Yeah, and so important. I'm glad you touched on staying connected. It seems like we have more tools to stay connected than ever before, but we feel more disconnected than ever before in some ways, especially now. That's a really important point. One of the things that I think is interesting that I'd love for you to share with our listeners is the different industries that SMRT1 works in, because I think when people are thinking of you as a vending machine or a smart vending technology provider, they're thinking of exactly what you described, chips and chocolate bars. Could you talk about some of the industries that have responded to your solutions and some of the fascinating work that you're doing outside of food?

Brad Pommen (11:30):

Yeah. Prior to COVID, we had started a pilot with some tourism partners and we had several machines that were all interconnected in the Kootenay communities, and it was really well-received. When COVID happened, obviously then, that dried up as a viable business method, but we had already started to explore a few other areas as well, so public health was one that has been a real eye-opener for us because whether it's COVID testing or it's access to safe supplies through our public health and mental health partners, or access to new retail channels, such as cannabis or age verified sales, stuff like that, it really shows that this is a piece that can enable business to continue no matter, whatever the pandemic or events that are going on around us. You can still connect to your customers as a brand, provide social distancing and instant access to the products that they're seeking, and they can do it from their cellphone now, so even better that they can find you and it might just be around the corner from them.

Drew Munro (12:40):

That's so fascinating that the healthcare industry has responded to such a kind of innovative solutions, such as yours. You referenced some of the work you're doing with the COVID testing partners. Could you describe, how did those machines behave? How do people interact with them and what's the purpose of them?

Brad Pommen (12:59):

Yeah. In any industry, it typically, the retail or service chain involves a person, and that's an employee and that can be then the customer. Putting both of them in harm's way during COVID is unacceptable, so if there's a chance that we can reduce the contact points, let's say you're there to pick up a prescription, that would be something we envision our technology helping enable, and so right now, today, we're doing things that don't require a prescription. Typically, they're being handed over a public health desk so we just have to meter and measure the results and administration of those types of dispensing. Beyond that, it's basically, we're fulfilling business and we're finding ways to, again, make sure that business can have continuity, and I don't think there's anything more important today than the interruptions we've had are going to continue for a long time, so how can we now make our systems better, make sure that people are safe, as well as customers are still able to connect to the brands and the products they need and love, and provide that full feedback loop?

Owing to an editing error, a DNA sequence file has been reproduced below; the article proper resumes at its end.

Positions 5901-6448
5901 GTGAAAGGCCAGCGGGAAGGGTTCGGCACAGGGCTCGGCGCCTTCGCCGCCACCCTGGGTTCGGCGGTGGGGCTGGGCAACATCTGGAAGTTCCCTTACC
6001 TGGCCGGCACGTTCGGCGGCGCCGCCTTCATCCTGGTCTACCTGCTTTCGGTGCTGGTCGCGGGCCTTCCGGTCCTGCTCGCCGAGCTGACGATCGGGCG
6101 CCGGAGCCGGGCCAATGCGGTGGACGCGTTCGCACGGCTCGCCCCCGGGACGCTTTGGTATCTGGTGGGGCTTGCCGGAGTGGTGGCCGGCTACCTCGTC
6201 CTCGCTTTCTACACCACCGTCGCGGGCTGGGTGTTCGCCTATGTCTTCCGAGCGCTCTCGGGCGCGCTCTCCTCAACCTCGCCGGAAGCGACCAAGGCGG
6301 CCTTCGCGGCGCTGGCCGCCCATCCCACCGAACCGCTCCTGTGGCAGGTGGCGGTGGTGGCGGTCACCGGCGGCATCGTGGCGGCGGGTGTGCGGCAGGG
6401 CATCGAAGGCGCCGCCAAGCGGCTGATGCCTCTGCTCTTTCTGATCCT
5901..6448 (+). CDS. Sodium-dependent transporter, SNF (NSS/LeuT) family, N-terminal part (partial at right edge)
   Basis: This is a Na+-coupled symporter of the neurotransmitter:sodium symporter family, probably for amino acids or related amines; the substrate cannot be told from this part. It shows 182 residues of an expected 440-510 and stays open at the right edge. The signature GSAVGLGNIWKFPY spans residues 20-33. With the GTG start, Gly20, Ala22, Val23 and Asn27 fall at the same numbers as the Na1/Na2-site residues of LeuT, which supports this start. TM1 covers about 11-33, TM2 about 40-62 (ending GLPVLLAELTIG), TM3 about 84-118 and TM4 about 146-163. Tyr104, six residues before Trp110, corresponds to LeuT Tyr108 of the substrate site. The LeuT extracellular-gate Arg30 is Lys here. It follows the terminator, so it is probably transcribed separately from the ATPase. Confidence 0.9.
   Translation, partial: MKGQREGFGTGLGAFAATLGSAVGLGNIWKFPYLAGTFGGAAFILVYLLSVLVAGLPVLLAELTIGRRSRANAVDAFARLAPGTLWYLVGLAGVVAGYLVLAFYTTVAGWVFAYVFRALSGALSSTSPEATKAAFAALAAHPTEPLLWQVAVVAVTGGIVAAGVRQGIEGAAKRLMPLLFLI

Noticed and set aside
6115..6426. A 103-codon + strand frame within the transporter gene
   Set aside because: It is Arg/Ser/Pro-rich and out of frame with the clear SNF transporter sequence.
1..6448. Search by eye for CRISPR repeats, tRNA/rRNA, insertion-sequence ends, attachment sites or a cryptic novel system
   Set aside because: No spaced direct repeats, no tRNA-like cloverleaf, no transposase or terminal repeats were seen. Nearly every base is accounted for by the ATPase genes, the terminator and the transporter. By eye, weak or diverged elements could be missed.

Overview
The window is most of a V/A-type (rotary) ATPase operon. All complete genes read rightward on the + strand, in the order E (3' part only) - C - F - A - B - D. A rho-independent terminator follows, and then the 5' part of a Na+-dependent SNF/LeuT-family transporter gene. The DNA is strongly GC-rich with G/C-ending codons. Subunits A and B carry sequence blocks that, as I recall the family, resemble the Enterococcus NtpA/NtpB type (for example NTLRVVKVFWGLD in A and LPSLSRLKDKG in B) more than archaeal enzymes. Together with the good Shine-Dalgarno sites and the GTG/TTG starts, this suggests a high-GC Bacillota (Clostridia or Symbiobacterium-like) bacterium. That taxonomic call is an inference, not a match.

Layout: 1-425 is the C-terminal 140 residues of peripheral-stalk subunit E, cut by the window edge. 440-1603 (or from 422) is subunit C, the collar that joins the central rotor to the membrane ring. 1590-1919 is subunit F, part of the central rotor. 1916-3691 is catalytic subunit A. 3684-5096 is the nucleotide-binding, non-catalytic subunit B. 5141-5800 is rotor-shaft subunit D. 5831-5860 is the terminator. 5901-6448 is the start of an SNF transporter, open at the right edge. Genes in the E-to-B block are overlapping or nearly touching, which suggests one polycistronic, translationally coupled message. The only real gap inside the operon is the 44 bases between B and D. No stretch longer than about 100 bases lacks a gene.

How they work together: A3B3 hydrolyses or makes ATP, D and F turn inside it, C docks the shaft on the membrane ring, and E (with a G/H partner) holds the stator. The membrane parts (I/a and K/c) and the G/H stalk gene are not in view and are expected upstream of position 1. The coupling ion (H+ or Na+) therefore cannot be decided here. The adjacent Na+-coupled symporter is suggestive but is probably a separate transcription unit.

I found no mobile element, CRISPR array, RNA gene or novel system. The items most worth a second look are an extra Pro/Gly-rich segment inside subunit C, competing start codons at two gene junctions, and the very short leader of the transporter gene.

Drew Munro (14:06):

It's amazing what you guys are doing, so I would love for our listeners to know if we want to know more about SMRT1 Technologies, where can we go to learn more?

Brad Pommen (14:16):

Yeah. We've got a Facebook group and we've got LinkedIn, or you can visit our website, which is You know what's another really great way to find us? Google smart vending machine, and we are the number one link on Google, and that's been three years running because we really try and tell a great story and back that up with a lot of documentation and tutorials, because just as we had to struggle our way into this new market, now we're getting four or five years later all the businesses that want to know, "Is this a reality or is this science fiction still?," so we're still providing a very big piece of our services, education.